Last month Mr Ipsos MORI himself – the one and only Ben Page – was our latest guest in the virtual Zoom Out hotseat. 

Once named one of GQ’s 100 Most Connected Men, Ben is an Ipsos MORI veteran, having joined in 1987 and risen to become CEO for the UK and Ireland in 2009. He is a seasoned expert on all things research, with years under his belt interrogating consumer sentiment, trends and behaviour.

Ben joined us to talk about the public, perceptions and why we’re mostly wrong about everything.

If that’s the case, where does that leave us experts? And, perhaps more pertinently, where does that leave communications? 

And most importantly – what on earth can we do about it?!

Here are the session’s top three pearls of wisdom:

What we overestimate and what worries us go hand in hand

Think about it. Which headlines are the ones that hold us captivated and keep us awake at night? Is it hearing about people going about their everyday lives and doing okay, or is it stories that are indicative of a wider evocative problem – like teen pregnancy or benefit fraud?

As mere humans, we are gripped by emotional innumeracy, and we have a tendency to either grossly under or overestimate statistics thanks to feelings or fears getting in the way of rationality and the facts. 

But rather than take misperceptions as an immovable barrier to communicating effectively, they are actually an opportunity to gain useful intel on what people are really worried about. And that’s something we can use to our advantage…

Rosy retrospection – a tendency to catastrophize

When we think about the past, it’s safe to say almost all of us have had rose-tinted glasses on at one time or another – whether reminiscing about school days, an ex or, for some, life pre-Brexit. Memories are like a fine wine – they grow fonder the longer we leave them.

But the flipside of this means we’re often left with a comparatively negative view of the present, and this neggy fixation means we always think the worst of any current scenario. Take something truly horrifying such as murder rates – they’re actually down in 25 out of 30 countries analysed, yet only 15% of people believe this to be true.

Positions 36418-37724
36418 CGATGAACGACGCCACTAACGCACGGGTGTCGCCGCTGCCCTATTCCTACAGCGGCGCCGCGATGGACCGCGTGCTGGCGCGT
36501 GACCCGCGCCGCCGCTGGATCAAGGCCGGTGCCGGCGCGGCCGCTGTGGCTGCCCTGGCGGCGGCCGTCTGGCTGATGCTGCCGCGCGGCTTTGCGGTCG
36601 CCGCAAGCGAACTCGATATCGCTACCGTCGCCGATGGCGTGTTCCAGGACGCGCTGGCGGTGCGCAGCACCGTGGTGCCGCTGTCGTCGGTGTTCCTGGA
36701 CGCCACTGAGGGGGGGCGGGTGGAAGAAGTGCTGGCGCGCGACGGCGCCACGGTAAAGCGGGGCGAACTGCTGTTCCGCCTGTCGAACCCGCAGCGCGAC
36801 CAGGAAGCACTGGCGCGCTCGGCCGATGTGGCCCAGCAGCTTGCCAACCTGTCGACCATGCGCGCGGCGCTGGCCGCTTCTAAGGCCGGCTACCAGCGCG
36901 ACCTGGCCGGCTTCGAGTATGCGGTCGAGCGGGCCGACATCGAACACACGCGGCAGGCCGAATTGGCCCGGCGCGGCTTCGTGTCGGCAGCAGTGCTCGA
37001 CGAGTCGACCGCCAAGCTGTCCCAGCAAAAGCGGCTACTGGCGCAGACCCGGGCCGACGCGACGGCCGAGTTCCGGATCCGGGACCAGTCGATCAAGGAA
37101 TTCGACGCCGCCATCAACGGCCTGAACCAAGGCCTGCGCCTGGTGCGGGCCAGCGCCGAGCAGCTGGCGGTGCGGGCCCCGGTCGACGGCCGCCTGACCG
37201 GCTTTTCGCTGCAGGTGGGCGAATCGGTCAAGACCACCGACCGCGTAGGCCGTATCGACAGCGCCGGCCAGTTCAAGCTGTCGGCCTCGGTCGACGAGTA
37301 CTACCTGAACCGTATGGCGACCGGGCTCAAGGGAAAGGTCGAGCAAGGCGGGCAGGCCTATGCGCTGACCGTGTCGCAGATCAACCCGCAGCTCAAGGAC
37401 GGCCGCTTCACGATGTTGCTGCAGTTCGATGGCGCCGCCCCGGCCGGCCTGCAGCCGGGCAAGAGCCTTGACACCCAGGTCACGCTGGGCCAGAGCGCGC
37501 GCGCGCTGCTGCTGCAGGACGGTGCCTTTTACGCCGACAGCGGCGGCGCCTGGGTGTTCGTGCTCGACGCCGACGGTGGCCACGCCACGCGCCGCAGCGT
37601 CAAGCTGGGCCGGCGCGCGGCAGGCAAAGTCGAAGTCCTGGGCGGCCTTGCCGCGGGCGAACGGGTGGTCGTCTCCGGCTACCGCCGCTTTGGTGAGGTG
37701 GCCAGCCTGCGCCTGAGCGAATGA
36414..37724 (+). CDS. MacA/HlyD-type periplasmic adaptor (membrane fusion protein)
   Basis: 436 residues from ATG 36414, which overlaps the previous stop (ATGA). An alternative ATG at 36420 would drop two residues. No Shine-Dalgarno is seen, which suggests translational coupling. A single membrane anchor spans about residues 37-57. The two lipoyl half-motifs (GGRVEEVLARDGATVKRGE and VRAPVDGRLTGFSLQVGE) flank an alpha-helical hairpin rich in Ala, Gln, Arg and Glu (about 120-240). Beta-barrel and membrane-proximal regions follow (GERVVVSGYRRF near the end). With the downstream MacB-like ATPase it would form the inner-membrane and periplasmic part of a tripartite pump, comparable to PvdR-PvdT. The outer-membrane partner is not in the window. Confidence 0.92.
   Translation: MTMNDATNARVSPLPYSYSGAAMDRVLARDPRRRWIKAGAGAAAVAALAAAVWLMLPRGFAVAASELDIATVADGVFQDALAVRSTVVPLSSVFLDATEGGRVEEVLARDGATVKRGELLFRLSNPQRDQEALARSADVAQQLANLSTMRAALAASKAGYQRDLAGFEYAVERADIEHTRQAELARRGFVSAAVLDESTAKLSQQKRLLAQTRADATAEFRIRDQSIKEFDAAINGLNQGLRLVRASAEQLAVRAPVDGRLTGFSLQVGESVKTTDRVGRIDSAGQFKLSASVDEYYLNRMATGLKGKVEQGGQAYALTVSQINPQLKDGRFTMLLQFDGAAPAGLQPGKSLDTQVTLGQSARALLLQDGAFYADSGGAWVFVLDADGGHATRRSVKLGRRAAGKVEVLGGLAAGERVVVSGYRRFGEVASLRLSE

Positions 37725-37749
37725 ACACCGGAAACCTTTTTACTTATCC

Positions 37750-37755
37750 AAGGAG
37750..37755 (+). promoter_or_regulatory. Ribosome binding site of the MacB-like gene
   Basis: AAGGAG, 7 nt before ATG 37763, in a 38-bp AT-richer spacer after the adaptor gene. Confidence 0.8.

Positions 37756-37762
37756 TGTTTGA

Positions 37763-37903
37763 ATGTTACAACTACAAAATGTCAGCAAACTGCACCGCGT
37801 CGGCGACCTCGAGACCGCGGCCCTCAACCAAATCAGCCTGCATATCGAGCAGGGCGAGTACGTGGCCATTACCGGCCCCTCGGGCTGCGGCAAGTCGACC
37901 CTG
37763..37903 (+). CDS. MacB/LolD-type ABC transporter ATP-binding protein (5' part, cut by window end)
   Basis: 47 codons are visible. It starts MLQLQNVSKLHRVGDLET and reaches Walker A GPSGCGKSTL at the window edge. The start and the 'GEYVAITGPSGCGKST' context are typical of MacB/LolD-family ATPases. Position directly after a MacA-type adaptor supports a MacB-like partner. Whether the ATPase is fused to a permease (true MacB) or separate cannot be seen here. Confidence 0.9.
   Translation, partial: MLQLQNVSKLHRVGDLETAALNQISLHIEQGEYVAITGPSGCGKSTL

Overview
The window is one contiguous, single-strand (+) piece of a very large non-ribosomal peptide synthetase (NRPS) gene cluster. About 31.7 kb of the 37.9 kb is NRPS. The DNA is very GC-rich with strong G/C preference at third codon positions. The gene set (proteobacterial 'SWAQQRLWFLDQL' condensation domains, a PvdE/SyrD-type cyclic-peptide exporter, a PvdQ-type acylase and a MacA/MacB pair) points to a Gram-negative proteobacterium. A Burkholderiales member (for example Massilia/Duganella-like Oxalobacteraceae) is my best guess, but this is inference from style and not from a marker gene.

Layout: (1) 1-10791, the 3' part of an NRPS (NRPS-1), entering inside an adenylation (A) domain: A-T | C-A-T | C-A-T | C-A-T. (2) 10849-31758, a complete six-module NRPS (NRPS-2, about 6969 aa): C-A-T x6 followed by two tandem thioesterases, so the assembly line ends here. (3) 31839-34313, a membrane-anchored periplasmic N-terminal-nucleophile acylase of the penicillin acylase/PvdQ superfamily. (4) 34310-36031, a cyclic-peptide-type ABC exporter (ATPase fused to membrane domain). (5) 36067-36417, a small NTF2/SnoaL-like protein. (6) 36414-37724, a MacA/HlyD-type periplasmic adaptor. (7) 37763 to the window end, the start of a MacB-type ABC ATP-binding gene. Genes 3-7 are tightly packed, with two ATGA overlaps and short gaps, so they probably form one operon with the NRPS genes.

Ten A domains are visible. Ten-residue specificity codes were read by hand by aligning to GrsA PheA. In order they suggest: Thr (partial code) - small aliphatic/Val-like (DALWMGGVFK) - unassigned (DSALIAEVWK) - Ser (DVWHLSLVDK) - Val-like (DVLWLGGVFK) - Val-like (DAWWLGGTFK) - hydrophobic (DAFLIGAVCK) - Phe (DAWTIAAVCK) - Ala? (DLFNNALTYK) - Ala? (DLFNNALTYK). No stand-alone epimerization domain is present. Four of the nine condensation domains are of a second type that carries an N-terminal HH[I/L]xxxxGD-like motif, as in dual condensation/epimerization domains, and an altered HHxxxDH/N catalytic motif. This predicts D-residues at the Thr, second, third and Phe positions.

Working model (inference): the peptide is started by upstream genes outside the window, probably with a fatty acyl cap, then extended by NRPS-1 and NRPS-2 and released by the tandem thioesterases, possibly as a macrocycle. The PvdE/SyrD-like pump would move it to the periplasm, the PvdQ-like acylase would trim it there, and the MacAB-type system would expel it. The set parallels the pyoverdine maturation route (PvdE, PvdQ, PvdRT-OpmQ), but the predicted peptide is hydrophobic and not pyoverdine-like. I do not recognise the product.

On an individual-level, tackling this involves consciously repositioning our assumptions as and when they are triggered. We need to remember that things are actually getting better – taking the metaphorical rose from in front of your eyes and putting it underneath your nose will work to unfilter your view of the world around you.

But for comms pros – SPOILER ALERT – there’s no secret sauce

The most we can do is put our efforts behind a real life based view of the world. We can do this not by making facts and stories mutually exclusive or opposed to one another, but in fact complementary and intertwining both when weaving stories.

We also need to remember that people are not as fixed and inflexible as we might think. They are so much more complex than simply being driven by their biases and identities. People are constantly changing and evolving – fact. It’s time to get back to basics and dig deep into the untapped potential of people’s sentiments within meaningful, deliberate comms.

About Zoom Out

Zoom Out is Firstlight’s forum for provocative and lively discussion. We want to bring our network together to debate ideas, challenge convention and be heard.

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